Discovering a breast lump during self-examination can be a cause of great concern for most women. With the awareness about breast cancer, most women are now cautious about any breast lump in the event that it is a malignant tumor (cancer). However, cancer is not the only cause of an abnormal breast mass and understanding the different types of breast lumps and the character of these masses may help to ease unnecessary concern. However, any and every breast lump should be investigated by a medical doctor, preferably a gynecologist.
Refer to Breast Anatomy for a further explanation of the female breast structure.
Types of Breast Lumps
When assessing a breast lump, a number of points have to be considered in order to gauge the likelihood of a malignant tumor. Your findings should be verified by a medical doctor and followed up with necessary diagnostic investigation like a mammogram.
- Is the breast lump :
- on one side (unilateral) or on both sides (bilateral)
- soft, firm or hard
- well- defined (edges can be clearly detected and borders are smooth) or poorly-defined (craggy, uneven borders that are difficult to follow)
- movable or fixed to the underlying tissues
- Are there other signs and symptoms like :
For a list of possible causes, refer to Causes of a Breast Lump.
Solid Breast Lumps
Both cancerous (malignant) and non-cancerous (benign) conditions can produce solid lumps in the breast. The consistency of these lumps can vary from soft to firm or hard. Malignant breast lumps are usually painless.
Benign Breast Lumps
- Fibrocystic changes in the breast, caused normally due to hormonal fluctuation, can produce breast lumps that may be painful and have a hard or rubbery feel. A lumpy, irregular feeling of the breast may occur due to thickening of the breast tissue.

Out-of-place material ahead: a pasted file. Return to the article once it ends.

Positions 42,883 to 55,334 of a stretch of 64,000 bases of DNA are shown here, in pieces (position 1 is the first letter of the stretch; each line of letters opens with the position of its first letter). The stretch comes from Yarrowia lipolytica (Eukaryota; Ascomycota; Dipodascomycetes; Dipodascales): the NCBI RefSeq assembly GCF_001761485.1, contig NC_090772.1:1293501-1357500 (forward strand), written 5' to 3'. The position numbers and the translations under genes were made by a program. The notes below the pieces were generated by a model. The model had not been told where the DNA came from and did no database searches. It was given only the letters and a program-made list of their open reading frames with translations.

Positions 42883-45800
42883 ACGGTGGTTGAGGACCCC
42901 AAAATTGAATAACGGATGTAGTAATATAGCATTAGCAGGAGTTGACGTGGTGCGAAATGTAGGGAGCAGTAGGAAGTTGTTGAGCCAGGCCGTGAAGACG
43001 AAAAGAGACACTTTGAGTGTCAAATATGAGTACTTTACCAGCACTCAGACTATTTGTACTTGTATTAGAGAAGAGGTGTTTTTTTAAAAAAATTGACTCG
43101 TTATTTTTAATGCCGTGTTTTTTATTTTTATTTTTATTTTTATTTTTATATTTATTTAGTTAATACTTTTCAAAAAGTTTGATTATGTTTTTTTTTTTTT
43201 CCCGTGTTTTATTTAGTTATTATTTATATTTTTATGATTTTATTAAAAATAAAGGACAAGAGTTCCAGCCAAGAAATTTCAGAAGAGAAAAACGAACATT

- A solid, rubbery, round, well-defined, mobile, painless breast lump is most likely to be a fibroadenoma. Because of its mobility, a fibroadenoma is sometimes referred to as a breast mouse.
- A single, firm, round, painless lump may be due to fat necrosis as a result of trauma.
- A lipoma may be felt as a soft, round, non-tender lump.
Malignant Breast Lumps
Whenever assessing and describing a breast lump, it is important to highlight they key factors of the characteristics of the lump.
A solid, painless, firm to hard lump in the breast with irregular margins may indicate malignancy. It may have restricted mobility and may be fixed to the underlying tissue. The skin over the breast may show puckering or dimpling. In the early stages, however, these changes may not be present. Nipple discharge or nipple retraction may be additional features that are not always present.
Malignant breast lumps are more likely to be found in the upper and outer quadrant of the breast and in the region behind the nipples and areola.
Cysts are small fluid-filled sacs or pouches, often feeling like small grapes. It often fluctuates in shape when pressure is applied (think of a water balloon).
- Soft, fluid-filled swellings of various sizes may be felt in the breast as simple breast cysts. They may be bilateral and often increase in size and become more painful just before the onset of periods.
- A galactocele is a milk cyst often formed during lactation (breast milk production).
- A cystic lump may be produced by a breast abscess.
- Enlarged lymph nodes in the axillary region (armpit) near the breast may be felt as breast lumps. It may occur due to infection or malignancy. Hard, fixed, matted (stuck together) lymph nodes may be a sign of spread of breast cancer. This is discussed further under Swollen Armpit Lymph Nodes.
- Lymphatic obstruction can cause breast swelling due to blockage in lymph flow. It may be caused by a tumor, infection, injury or surgery.
Article reviewed by Dr. Greg. Last updated on November 2, 2010